<Rectangle Grid.Column="0" Grid.Row="0" Grid.RowSpan="4">
            <Rectangle.Fill>
              <VisualBrush TileMode="Tile" Viewport="0,0,10,10" 
                  ViewportUnits="Absolute" Viewbox="0,0,10,10"    
                  ViewboxUnits="Absolute">
                <VisualBrush.Visual><Canvas>
                  <Rectangle Fill="#FF7700" Width="10" Height="10" />
                  <Path Fill="Black" Data="M 0,0 0,3 7,10 10,10 10,7 3,0" />
                  <Path Fill="Black" Data="M 10,0 10,3 7,0" />
                  <Path Fill="Black" Data="M 0,10 3,10 0,7" />
                </Canvas></VisualBrush.Visual>
              </VisualBrush>
            </Rectangle.Fill>
          </Rectangle>

And more “normal’ XAML stuff. The availability of LayoutTransform, which is used below, is one of the main reasons for choosing WPF over other XAML-based technologies.

          <TextBlock Grid.Column="0" Grid.Row="0" Grid.RowSpan="4"
              HorizontalAlignment="Stretch" Foreground="White"
              TextAlignment="Center" Margin="-2,0,0,0"
              FontWeight="Bold" FontSize="14"
              Text="Mandatory stop" >
            <TextBlock.LayoutTransform>
              <RotateTransform Angle="-90" />
            </TextBlock.LayoutTransform>
          </TextBlock>
          <TextBlock Grid.Column="1" Grid.Row="0"
              HorizontalAlignment="Center" FontWeight="Bold" FontStyle="Italic"
              Text="Ride the Jackrabbit" />
          <Image Grid.Column="1" Grid.Row="1"
              HorizontalAlignment="Stretch" VerticalAlignment="Stretch"
              Stretch="UniformToFill" Source="C:\foo\Jackrabbit.jpg" />
          <TextBlock Grid.Column="1" Grid.Row="2"
              HorizontalAlignment="Center" FontStyle="Italic"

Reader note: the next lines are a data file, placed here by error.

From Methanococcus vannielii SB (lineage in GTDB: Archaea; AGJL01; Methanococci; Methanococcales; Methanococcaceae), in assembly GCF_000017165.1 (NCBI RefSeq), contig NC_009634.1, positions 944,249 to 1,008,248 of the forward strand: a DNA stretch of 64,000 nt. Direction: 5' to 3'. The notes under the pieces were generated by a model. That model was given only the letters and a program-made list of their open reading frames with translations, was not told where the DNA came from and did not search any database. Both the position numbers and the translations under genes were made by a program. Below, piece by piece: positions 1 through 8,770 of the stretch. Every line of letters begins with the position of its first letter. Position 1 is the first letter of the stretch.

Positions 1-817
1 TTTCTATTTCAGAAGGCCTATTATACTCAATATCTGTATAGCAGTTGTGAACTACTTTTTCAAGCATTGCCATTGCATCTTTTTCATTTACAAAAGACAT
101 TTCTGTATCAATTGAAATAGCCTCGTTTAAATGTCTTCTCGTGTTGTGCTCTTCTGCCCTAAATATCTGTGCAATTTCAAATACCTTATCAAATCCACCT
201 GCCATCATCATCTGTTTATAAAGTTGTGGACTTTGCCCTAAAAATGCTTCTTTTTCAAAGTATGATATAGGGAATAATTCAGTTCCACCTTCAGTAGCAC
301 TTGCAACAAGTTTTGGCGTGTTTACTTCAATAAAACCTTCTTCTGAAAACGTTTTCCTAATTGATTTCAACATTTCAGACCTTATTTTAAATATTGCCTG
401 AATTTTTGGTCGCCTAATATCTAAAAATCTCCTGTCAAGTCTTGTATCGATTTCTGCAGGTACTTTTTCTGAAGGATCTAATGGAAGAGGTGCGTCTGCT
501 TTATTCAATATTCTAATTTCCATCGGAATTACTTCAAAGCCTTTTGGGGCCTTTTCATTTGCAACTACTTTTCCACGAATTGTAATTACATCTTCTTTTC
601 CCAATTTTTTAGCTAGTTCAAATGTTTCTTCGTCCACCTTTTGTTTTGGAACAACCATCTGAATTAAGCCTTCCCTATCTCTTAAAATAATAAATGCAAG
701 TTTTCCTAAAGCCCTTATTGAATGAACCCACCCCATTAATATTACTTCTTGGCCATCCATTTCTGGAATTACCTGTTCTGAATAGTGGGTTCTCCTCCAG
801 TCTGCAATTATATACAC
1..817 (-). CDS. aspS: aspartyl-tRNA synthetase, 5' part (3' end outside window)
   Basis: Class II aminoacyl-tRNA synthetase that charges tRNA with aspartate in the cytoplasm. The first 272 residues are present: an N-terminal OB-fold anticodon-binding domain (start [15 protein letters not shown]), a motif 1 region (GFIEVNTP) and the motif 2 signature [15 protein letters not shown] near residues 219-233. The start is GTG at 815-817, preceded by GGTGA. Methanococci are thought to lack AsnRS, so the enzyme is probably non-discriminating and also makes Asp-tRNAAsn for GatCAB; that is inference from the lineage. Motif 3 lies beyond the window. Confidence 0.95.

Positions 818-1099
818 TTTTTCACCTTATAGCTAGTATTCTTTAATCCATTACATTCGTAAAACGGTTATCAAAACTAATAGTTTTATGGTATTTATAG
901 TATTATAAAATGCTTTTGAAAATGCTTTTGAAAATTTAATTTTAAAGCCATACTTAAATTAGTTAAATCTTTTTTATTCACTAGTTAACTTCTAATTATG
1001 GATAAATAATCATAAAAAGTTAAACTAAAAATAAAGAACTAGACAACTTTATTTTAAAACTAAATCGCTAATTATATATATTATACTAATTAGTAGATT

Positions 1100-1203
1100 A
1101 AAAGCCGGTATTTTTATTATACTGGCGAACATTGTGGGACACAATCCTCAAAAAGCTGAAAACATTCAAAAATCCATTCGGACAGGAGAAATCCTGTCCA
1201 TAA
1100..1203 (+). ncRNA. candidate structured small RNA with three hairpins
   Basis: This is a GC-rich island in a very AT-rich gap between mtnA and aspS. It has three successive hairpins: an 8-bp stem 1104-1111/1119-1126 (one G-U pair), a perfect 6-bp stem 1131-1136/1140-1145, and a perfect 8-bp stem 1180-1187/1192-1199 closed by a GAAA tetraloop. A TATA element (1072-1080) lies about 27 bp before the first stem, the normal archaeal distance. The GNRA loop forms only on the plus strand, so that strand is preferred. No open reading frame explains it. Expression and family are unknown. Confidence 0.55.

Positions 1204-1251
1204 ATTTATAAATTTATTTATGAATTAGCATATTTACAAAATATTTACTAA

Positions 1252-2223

Text="Attraction" />
          <Image Grid.Column="1" Grid.ColumnSpan="2"
              Grid.Row="0" Grid.RowSpan="2"
              HorizontalAlignment="Right" VerticalAlignment="Top"
              Width="0.3in" Height="0.3in" Margin="0.1in"
              Source="C:\foo\Route66.png" />

The absolute image file paths above are a bad practice! Fortunately we will get rid of them in the next blog post.

The support of Flow Documents is one of the reasons for using WPF. Being able to nicely lay out complex typography is crucial for this project.

          <RichTextBox Grid.Column="1" Grid.Row="3"
              BorderBrush="Transparent" Background="Transparent">
            <FlowDocument>
<Paragraph FontSize="9"><Bold>HERE IT IS!</Bold></Paragraph>
<Paragraph FontSize="9">Along Arizona's stretch of Route 66, halfway between
Holbrook and Winslow, you can find the <Bold>Jack Rabbit Trading Post</Bold>.
</Paragraph>
<Paragraph FontSize="9">Travelers of Route 66 can see billboards advertising
this convenience store and gift shop as early as Missouri.</Paragraph>
            </FlowDocument>
          </RichTextBox>
        </Grid>
      </Border>
    </Grid>
  </Border>
</Grid>

And this is the final result

Behold the Jackrabbit in all its glory!

Fixing the border

Depending on the use for the rendered card, we may need to remove either the white border trace (we don’t want that printed!) or the area outside of it. This is very easy because WPF creates an object tree from the XAML document. We can retrieve the card border using its x:Name and manipulate it as needed.

Before the layout step we can add

var cardBorder = (Border)rootElement.FindName("Card");
if (hideCardEdge)
  cardBorder.BorderBrush = null;

And we can change

var img = BitmapFrame.Create(bmp);

into

var img = BitmapFrame.Create(renderBackgroundBleed ?
  bmp :
  new CroppedBitmap(bmp, new Int32Rect(
    (int)(cardBorder.Margin.Left * dpi / 96),
    (int)(cardBorder.Margin.Top * dpi / 96),
    (int)(cardBorder.ActualWidth * dpi / 96),
    (int)(cardBorder.ActualHeight * dpi / 96))));

Data binding

I wrote almost 100 lines of XAML to render a single card. I don’t want to duplicate that much code for each card, instead I want to write the information about all cards in a file and use data binding to leverage a single template to generate them all.

We could use WPF’s own data binding (see the previous post if you want to know more about XmlDynamicElement):

//Before Measure and Arrange
dynamic cardData = new XmlDynamicElement(cardXmlElement);
rootElement.DataContext = cardData;

which would allow us to reference the content of cardXmlElement from the XAML template:

<TextBlock Text="{Binding Title}" />

Unfortunately complex WPF data binding can be hard to get right and advanced behaviors usually require writing custom converters in .NET code. I don’t want the user who creates the template to have to write C# code! To solve this problem, in the next blog post, I will templatize the XAML using Razor achieving a much simpler data binding language as well as support for loops and conditional expressions.